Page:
Gianluca Fiorelli’s Super Search Update – January edition
Estimated reading time: 4 minutes, 49 seconds
2013 has started with a frenzy spirit, as if it wanted to make clear it is going to be a totally different thing from its elder brother 2012. This sort of frenziness was clearly reflected in the quality and diversity of the content shared in our Search and Web Marketing industry.
New year, new perspectives and some old baggage of 2012 still bothering us, this how I would define the nature of what was shared in this first month of the year.
Obviously, and somehow a sequel of the classic preview/best of posts of every end of year, we have seen many articles of that kind been shared. Many, sincerely, very forgettable, but others surely need a second read because they offer more than what simply written: they offer new ideas and new perspectives.
One of them is the Digital Marketing Report of the Q4 2012 by RKG, because it offers a snapshot of where is our industry going. For instance it presents quite clearly the relevance of Mobile as the most promising field for Internet Marketing.
Mobile, or – better – “everywhere”, is the new dimension of Internet, hence the real new playing field for us web marketer. This concept was clearly exposed by Will Critchlow in a recent Distilled meet-up in London, and his preso has been posted in the Distilled’s blog. Especially fascinating is the demonstration Will does of how mobile devices are getting more like PCs, while PCs tend being more like mobile devices (slide 33 of the deck).
As I wrote, many have tried to prophesy the future of Search (me included), but if I have to choose one prophet, he should be Eric Enge, whose “SEO Relevations for 2013” are all credible, with a special predilection for his Revelation n. 6 about Landing Page Optimization for SEO.
We all know the SEO professional nowadays is both a specialist and a Tech Renaissance kind of worker, using both left and right brain. A professional that must be very attentive to the evolution of disciplines, such as Content Marketing, which once had a minor influence on his work, learning new tools for mastering in his art and trying to be both a tech and content SEO.
We must be Social without being Social Media Specialist, and we must do Social well, while we still have to deal with our own so so SEO problems.
Do you know? I think that SEOs especially love cats, because – like them – we officially die more than once during our professional life, but we stand up every time and start, again, kicking asses.
– We have a client under a penalization? We solve his problems experimenting and using at their best all we know, as Cyrus Shepard did.
– Google doesn’t want us to track our rankings? We find new ways to do it, as AJ Kohn presented here.
– Our clients’ new business objective is Internationalization? We know how to help them, as Saurav Rimal wrote on SEERInteractive.
– Surely, then, the Mobile challenge is not scaring us, because we are ready for it.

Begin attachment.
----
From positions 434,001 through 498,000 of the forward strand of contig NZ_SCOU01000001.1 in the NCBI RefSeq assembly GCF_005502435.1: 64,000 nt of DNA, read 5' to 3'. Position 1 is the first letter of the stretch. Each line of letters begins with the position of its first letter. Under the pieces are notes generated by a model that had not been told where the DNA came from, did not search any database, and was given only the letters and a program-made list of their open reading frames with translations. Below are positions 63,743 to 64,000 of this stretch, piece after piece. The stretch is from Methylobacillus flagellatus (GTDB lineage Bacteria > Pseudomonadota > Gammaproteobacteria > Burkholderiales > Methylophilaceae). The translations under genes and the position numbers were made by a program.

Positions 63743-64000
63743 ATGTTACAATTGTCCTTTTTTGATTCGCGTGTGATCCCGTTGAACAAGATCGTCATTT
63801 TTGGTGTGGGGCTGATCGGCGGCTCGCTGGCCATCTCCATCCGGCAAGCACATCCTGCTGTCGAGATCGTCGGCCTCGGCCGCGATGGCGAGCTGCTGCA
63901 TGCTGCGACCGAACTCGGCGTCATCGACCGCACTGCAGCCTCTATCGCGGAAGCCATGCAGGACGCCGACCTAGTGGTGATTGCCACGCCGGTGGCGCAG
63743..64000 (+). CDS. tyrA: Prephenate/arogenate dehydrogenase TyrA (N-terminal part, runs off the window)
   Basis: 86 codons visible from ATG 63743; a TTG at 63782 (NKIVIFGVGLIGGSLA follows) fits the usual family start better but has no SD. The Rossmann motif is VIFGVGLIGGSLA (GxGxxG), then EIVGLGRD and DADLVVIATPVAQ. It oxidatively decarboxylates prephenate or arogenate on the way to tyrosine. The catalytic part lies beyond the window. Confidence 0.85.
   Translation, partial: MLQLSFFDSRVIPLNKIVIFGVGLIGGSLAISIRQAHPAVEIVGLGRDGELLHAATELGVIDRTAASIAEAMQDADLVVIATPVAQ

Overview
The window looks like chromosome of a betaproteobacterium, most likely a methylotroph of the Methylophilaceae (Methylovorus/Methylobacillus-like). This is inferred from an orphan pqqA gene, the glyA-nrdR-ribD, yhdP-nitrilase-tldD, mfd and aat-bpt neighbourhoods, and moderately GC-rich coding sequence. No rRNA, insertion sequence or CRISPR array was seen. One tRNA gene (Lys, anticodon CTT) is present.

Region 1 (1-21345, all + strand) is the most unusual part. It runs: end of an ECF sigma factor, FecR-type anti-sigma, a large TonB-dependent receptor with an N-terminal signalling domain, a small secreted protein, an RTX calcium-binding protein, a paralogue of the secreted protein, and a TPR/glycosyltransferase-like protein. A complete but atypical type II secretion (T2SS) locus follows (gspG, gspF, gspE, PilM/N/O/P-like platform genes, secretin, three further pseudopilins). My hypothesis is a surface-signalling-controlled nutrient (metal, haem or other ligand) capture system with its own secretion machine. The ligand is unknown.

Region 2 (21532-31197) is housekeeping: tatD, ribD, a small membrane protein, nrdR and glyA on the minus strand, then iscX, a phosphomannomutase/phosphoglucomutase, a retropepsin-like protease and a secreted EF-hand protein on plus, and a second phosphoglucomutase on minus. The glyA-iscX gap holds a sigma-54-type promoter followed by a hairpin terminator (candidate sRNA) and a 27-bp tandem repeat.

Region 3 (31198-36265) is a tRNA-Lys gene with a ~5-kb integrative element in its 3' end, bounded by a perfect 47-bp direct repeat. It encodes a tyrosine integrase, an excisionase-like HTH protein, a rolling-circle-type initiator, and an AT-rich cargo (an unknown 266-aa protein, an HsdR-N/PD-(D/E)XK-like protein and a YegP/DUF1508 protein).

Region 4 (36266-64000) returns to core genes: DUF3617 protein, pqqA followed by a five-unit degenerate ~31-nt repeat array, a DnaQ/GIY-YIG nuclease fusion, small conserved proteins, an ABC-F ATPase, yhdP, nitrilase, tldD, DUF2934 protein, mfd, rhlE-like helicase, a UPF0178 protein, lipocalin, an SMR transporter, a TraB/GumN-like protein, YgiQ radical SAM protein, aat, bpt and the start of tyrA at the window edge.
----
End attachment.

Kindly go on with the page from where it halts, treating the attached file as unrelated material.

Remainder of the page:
– Finally, our data driven soul, will make it everything measurable (thanks Anna Lewis, your Event Tracking Guide is simply amazing).
Yet, the best between us will still find time for investigating deeper into Google and Search Engine, offering us new ideas, theories and experiments to do, as Bill Slawki when writing about Google creation and the use of synthetic queries, or Searchmetrics when rediscovering the neglected importance of sentiment analysis, or Vanessa Fox (interviewed by Todd Bishop) when talking about Google, Facebook and the state of our Industry.
Facebook… yes, I cannot but talk, even though briefly, about Facebook Search Graph. Surely it was one of the biggest news this month, but I did not read very interesting posts about it.
Personally I don’t think that the biggest news is the advent of FB Search Graph Optimization (or FEO, which means also “ugly”, as we say in Spain), but there is one aspect of the new search feature of Facebook that, as a web marketer, I can’t wait to try: the opportunity it offers to really understand the random affinities of a target, and from there, creating an “ad hoc” content marketing campaign.
It also offers great opportunities for outreach, as Ross Hudgens explained here.
Facebook diving into Search. Somehow ironic if we think that, at the same time, Google is trying to dive into Social.
Remember, Google+ is Google and Google is Google+, so it is not just a Social Network but a Social layer covering and possibly going to influence all the “Google experience”: from advertising to news and more.
Google+ is a long game, and it is brilliant, as written by Brad Feld in his blog (check also the comments to the post!) and I agree with Dave Llorens when he writes that if we look deeper into Google+, we all end succumbing to it.
The relation we SEOs have with Google would make happy people like Freud or Jung. We hate it, and at the same time we love it.
We hate it because it is not so transparent as it affirms to be, because it is stripping us tools (not provided anyone?) and bombarding us with updates (declared and not), but then it creates new things, like the Knowledge Graph or makes us wonder about the opportunities of things we were used to see only in SciFi movies.
Yes, Google has an evil plan, and we secretly like it.
January 2013. The future seems much like this photo below of the Seattle skyline my friend Rudy Lopez shot: spirited as a picture of New York in the early 1900’s, but futuristic at the same time.
Credit: photo by Rudy Lopez